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The Slow Fish Movement & Spearfishing Today

Slow Fish. More than a simple concept, it’s a way of life.

At Spearfishing Today, we strongly believe in contributing to the sustainability of our seas, our environment, of our planet.

For some time, we have been practicing what we preach in terms of ensuring that what we catch goes from sea to table.

While spearfishing is a sport, and there are those who spite common sense, regulations, and best practices just to get the biggest fish, when practiced right it is also the most sustainable form of fishing.

However, we want to go further with the concept and have been intrigued by the idea of Slow Fish.

From Slow Food to Slow Fish

To understand what slow fish is — or better yet where it is going as a budding movement without clear definitions — we have to look at the slow food movement.

Put simply, slow food is the exact opposite of fast food.

Rather than being mass produced, commercially sourced from the big chains, and made ready to serve using all kinds of chemicals and preservatives, slow food goes back to the basics.

Instead, slow food is about home-cooked type meals, locally sourced products purchased through fair trade, taking the time to make things right, fresh, and with the attention to detail we deserve.

Spearfishing Cozumel Island, Mexico

In fact, the slow food movement dates back to 1986, when McDonald’s tried to open doors on the Spanish Steps in Rome.

People gathered to protest, replacing signs with traditional Italian cuisine. It was the birth of the Slow Food movement which is now active around the globe.

One of the main concepts of the slow food movement involves the term eco-gastronomy.

Of course, eco refers to the environment and the respect and awareness that it deserves, particularly in terms of sustainable agricultural practices, an economy based on fair trade, and people’s access to healthy food.

Slow Fishing the Mexican Caribbean

Spearfishing lionfish Cozumel Mexico

As you can imagine, the concept of slow fish is much the same thing applied to the ocean and fishing practices.

Of course, the idea of slow fish itself has been a part of the slow food movement from the beginning. However, it’s just more recently that it is starting to take a life and identity of its own due to the need to protect the oceans and the marine life that inhabits them.

Concretely, the Slow Fish movement believes it is up to us not only as a collective but also as individuals to make an impact in terms of our relationship to current practices.

As stated on the Slow Food website:

“With fishing, just as with agriculture, Slow Food strongly believes that every individual can contribute in his or her own small way to changing the mechanisms of a globalized food system based on the intensive exploitation of resources.”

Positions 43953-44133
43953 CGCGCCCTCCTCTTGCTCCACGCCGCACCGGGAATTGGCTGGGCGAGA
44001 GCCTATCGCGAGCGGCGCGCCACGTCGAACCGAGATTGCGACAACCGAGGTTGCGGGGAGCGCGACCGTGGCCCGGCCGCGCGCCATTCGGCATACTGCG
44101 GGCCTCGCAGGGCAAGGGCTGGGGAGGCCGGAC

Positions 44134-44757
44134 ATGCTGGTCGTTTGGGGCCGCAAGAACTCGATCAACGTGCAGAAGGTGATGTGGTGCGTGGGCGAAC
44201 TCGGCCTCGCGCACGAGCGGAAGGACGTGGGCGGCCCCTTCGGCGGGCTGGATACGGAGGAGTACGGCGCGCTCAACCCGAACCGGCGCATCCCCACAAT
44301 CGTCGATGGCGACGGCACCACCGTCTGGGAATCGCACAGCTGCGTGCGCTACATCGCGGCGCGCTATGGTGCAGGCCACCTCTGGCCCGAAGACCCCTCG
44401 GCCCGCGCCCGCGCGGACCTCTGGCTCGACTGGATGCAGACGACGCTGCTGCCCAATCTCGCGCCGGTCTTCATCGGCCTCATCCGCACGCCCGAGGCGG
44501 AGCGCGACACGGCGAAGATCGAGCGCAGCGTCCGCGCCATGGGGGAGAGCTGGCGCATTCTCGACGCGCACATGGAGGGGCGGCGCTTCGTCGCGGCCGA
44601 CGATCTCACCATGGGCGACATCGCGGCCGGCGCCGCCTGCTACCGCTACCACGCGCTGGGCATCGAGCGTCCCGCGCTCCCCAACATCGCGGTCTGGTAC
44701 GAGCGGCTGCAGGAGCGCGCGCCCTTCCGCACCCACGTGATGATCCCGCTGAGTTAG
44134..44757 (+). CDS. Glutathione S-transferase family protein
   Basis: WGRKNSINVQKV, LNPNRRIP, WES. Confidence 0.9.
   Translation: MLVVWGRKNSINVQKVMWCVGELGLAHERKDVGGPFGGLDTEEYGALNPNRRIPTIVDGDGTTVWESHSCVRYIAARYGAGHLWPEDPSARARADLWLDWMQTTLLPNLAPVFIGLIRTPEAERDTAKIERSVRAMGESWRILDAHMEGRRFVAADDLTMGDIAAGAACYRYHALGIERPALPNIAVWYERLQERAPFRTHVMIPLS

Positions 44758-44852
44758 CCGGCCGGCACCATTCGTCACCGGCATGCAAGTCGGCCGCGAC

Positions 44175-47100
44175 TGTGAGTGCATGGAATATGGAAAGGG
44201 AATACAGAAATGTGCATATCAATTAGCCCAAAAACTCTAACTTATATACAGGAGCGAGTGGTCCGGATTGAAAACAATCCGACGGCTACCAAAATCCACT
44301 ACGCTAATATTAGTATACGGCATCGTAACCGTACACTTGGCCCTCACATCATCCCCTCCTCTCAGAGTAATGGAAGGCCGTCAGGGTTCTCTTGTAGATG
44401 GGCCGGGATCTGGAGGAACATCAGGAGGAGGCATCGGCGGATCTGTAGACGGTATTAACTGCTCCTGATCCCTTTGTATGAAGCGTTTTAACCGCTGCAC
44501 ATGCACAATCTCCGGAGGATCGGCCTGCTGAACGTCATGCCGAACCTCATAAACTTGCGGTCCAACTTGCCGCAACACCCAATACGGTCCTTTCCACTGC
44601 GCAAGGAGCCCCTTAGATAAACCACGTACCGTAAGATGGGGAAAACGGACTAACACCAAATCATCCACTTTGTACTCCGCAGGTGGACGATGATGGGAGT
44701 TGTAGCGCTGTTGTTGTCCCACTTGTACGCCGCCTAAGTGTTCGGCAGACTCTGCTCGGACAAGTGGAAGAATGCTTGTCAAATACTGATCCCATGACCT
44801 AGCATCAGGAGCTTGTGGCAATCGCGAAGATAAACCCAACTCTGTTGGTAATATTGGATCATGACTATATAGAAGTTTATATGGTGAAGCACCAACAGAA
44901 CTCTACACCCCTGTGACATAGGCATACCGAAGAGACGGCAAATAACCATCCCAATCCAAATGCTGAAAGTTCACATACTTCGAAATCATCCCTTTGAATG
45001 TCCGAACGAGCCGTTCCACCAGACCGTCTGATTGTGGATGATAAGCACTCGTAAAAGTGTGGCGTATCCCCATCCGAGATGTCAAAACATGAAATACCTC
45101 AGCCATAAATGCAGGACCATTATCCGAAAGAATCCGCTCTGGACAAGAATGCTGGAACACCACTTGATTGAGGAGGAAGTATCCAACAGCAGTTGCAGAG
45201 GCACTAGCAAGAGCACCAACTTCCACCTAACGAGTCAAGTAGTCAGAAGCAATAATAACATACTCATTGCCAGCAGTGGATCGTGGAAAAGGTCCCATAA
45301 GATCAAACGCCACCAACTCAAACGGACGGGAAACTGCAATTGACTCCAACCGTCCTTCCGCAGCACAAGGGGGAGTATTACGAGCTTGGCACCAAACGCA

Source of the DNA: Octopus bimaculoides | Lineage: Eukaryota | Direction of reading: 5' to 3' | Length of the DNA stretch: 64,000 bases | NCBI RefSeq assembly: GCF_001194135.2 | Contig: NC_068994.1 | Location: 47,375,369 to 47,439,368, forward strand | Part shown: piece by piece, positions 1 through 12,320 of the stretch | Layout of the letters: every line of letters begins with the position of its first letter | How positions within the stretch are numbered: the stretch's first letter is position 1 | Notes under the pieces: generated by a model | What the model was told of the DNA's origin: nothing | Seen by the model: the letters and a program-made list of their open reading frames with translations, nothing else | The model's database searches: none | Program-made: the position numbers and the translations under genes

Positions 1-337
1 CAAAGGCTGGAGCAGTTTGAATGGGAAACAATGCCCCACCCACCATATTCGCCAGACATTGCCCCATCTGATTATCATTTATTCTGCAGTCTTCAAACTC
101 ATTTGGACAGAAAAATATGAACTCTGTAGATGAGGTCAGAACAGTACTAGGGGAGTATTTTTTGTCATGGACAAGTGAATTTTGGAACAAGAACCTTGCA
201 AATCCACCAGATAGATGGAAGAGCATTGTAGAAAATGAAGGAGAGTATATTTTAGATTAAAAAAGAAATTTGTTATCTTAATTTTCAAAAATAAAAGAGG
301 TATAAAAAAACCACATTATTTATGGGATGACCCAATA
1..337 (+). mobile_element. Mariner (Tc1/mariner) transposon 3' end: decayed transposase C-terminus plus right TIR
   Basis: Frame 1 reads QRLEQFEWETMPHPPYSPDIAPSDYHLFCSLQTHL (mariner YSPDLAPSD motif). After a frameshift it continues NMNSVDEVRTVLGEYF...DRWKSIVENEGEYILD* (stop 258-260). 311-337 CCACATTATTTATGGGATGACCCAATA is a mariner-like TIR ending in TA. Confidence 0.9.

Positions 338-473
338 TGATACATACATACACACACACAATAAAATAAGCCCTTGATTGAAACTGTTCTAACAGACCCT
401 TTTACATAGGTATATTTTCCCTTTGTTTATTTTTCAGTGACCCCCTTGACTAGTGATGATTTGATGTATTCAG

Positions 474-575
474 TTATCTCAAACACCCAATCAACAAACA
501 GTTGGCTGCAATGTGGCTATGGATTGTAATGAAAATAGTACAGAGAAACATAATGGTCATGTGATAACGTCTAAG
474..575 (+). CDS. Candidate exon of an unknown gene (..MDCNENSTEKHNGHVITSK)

Currently, the philosophy behind Slow Fish is based on the same principles as Slow Food: Good, Clean & Fair.

Good – Fish and seafood should be fresh and of a good quality, caught in season and only those species not under a temporary ban or in any way endangered.

Clean – Both the fish itself, as well as the practices used to obtain it, should respect the health of both nature and human beings.

Fair – Fish and seafood should be at accessible prices for consumers while also ensuring fair prices for the small cooperatives and local fishermen and women.

“Eating in “slow” style and choosing good, clean and fair fish, we can all allow ourselves to enjoy the pleasures of the table and at the same time push the market towards a responsible management of seafood resources.”

Slow Fish & Spearfishing Today

We firmly adhere to the concepts and philosophy of the Slow Food movement in general and the Slow Fish movement in particular.

It goes hand in hand with our philosophy of being and doing more with less.

At the same time, however, this is something new for us as well.

As both human beings and a business we are in a constant state of learning, renewal, and renovation.

At Spearfishing Today it is no different.

We admit that we have not always adhered to the practices of the Slow Food movement.

While it has been mostly out of ignorance and being uninformed, our point here is not to make ourselves out to be angels or flawless.

We simply want to learn and do more. And we will.

We want the Slow Fish philosophy to permeate every aspect of our business.

Although we’ve already started down that path years ago with the concept of “From Sea to Table”, we’re just at the beginning of our journey.

Would you like to join us?

Stay tuned for more information on how we intend to incorporate the Slow Fish philosophy into our everyday operations.

In the meantime, feel free to leave us your thoughts and suggestions in the comment section below!

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